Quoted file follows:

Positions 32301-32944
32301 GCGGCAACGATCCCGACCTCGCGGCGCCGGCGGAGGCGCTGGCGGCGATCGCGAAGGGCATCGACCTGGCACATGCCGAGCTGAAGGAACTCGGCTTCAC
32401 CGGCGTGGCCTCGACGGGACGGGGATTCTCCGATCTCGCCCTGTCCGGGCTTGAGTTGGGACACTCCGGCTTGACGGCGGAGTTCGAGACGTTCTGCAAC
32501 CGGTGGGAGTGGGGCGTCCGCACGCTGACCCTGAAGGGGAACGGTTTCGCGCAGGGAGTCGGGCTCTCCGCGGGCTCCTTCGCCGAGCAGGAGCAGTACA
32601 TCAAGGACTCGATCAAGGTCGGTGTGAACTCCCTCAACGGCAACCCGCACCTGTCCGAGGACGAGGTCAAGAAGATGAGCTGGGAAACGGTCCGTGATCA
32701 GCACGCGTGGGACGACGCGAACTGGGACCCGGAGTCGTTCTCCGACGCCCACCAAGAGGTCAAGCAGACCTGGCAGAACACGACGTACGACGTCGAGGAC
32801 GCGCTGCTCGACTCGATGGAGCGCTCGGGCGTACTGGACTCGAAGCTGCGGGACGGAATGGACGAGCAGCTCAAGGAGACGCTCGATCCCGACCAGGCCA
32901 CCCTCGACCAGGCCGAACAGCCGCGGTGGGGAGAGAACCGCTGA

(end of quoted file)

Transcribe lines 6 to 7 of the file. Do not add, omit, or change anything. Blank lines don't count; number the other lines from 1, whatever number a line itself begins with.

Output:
32701 GCACGCGTGGGACGACGCGAACTGGGACCCGGAGTCGTTCTCCGACGCCCACCAAGAGGTCAAGCAGACCTGGCAGAACACGACGTACGACGTCGAGGAC
32801 GCGCTGCTCGACTCGATGGAGCGCTCGGGCGTACTGGACTCGAAGCTGCGGGACGGAATGGACGAGCAGCTCAAGGAGACGCTCGATCCCGACCAGGCCA